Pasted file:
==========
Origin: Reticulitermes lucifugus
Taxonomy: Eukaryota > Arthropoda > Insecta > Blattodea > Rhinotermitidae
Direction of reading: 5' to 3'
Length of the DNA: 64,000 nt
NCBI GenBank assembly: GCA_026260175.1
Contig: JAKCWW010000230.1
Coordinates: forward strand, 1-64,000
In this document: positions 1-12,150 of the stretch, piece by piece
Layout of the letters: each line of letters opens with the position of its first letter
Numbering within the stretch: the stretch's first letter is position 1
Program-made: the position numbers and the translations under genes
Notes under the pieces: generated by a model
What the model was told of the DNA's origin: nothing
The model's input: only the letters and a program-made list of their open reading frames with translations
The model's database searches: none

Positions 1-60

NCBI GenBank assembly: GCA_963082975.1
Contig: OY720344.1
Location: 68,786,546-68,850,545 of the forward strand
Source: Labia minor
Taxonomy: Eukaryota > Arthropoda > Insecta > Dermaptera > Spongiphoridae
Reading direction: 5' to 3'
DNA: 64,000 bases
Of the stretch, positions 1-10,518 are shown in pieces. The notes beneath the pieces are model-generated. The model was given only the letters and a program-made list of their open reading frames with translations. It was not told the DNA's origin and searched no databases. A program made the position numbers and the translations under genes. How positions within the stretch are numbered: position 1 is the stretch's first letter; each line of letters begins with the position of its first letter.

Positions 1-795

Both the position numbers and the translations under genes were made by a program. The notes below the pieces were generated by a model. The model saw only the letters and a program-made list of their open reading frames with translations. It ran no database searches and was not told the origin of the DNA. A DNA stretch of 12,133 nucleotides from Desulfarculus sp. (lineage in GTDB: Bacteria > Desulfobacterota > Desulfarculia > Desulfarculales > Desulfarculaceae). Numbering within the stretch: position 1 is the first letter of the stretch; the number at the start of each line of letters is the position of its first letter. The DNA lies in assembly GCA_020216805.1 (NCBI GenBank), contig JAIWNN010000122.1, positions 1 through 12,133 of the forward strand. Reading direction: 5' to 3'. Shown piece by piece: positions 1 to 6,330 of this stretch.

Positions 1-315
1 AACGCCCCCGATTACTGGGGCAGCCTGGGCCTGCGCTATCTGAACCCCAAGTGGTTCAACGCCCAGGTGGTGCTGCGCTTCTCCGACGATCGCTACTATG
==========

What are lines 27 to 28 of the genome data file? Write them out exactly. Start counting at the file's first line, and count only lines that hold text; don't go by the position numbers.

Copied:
Positions 1-315
1 AACGCCCCCGATTACTGGGGCAGCCTGGGCCTGCGCTATCTGAACCCCAAGTGGTTCAACGCCCAGGTGGTGCTGCGCTTCTCCGACGATCGCTACTATG